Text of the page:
Natural human-computer interaction and audio-visual human behaviour sensing systems, which would achieve robust performance in-the-wild are more needed than ever as digital devices are becoming indispensable part of our life more and more. Accurately annotated real-world data are the crux in devising such systems. However, existing databases usually consider controlled settings, low demographic variability, and a single task. In this paper, we introduce the SEWA database of more than 2000 minutes of audio-visual data of 398 people coming from six cultures, 50 18 to 65 years old. Subjects were recorded in two different contexts: while watching adverts and while discussing adverts in a video chat. The database includes rich annotations of the recordings in terms of facial landmarks, facial action units (FAU), various vocalisations, mirroring, and continuously valued valence, arousal, liking, agreement, and prototypic examples of (dis)liking. This database aims to be an extremely valuable resource for researchers in affective computing and automatic human sensing and is expected to push forward the research in human behaviour analysis, including cultural studies. Along with the database, we provide extensive baseline experiments for automatic FAU detection and automatic valence, arousal and (dis)liking intensity estimation.

    01/09/2019 ∙ by Jean Kossaifi, et al. ∙ 8 share

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  • Incremental multi-domain learning with network latent tensor factorization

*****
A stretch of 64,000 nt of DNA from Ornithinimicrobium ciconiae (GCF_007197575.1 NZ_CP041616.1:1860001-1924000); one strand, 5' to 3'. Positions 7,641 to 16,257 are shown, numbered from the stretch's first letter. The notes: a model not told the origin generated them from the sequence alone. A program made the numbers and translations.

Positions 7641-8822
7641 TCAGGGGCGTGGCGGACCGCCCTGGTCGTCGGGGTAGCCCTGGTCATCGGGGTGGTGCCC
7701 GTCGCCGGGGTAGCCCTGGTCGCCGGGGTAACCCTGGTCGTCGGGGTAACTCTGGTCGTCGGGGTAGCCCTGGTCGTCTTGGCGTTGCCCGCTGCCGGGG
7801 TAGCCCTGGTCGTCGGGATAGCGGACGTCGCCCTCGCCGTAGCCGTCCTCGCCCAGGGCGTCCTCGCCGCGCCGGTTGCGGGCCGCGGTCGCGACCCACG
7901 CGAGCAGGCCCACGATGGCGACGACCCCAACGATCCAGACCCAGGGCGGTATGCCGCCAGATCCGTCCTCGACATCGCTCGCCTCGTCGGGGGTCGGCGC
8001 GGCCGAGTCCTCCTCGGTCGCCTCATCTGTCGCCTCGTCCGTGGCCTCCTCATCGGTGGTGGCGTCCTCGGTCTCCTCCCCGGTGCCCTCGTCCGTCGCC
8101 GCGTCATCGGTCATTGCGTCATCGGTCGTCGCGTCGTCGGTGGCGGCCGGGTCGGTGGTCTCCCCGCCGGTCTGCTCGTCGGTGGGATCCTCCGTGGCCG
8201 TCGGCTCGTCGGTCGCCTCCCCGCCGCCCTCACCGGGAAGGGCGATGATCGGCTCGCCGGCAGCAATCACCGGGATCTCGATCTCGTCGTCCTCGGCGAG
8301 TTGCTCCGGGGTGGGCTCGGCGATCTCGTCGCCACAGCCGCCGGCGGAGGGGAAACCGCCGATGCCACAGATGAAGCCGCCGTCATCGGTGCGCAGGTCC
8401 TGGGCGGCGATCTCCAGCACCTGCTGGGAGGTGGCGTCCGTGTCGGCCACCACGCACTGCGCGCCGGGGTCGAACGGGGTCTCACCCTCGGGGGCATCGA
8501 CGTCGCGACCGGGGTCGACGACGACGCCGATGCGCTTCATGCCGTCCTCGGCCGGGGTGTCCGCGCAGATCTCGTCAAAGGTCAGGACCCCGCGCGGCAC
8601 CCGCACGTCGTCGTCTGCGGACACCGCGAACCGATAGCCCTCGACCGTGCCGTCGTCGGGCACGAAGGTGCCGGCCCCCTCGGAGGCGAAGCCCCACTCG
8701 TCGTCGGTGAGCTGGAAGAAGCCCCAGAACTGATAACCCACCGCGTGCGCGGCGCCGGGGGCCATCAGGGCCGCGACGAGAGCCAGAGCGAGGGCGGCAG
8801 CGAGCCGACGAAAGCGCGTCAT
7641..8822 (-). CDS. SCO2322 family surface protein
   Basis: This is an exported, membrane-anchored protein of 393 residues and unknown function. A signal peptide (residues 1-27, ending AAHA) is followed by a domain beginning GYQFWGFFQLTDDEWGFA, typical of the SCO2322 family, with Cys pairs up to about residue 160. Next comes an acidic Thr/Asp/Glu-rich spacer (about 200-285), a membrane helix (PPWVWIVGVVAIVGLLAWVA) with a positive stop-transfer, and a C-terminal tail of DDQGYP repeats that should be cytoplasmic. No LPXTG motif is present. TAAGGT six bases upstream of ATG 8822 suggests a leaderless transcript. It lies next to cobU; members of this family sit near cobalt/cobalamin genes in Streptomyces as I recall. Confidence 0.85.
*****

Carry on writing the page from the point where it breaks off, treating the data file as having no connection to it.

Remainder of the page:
The prominence of deep learning, large amount of annotated data and increasingly powerful hardware made it possible to reach remarkable performance for supervised classification tasks, in many cases saturating the training sets. However, adapting the learned classification to new domains remains a hard problem due to at least three reasons: (1) the domains and the tasks might be drastically different; (2) there might be very limited amount of annotated data on the new domain and (3) full training of a new model for each new task is prohibitive in terms of memory, due to the shear number of parameter of deep networks. Instead, new tasks should be learned incrementally, building on prior knowledge from already learned tasks, and without catastrophic forgetting, i.e. without hurting performance on prior tasks. To our knowledge this paper presents the first method for multi-domain/task learning without catastrophic forgetting using a fully tensorized architecture. Our main contribution is a method for multi-domain learning which models groups of identically structured blocks within a CNN as a high-order tensor. We show that this joint modelling naturally leverages correlations across different layers and results in more compact representations for each new task/domain over previous methods which have focused on adapting each layer separately. We apply the proposed method to 10 datasets of the Visual Decathlon Challenge and show that our method offers on average about 7.5x reduction in number of parameters and superior performance in terms of both classification accuracy and Decathlon score. In particular, our method outperforms all prior work on the Visual Decathlon Challenge.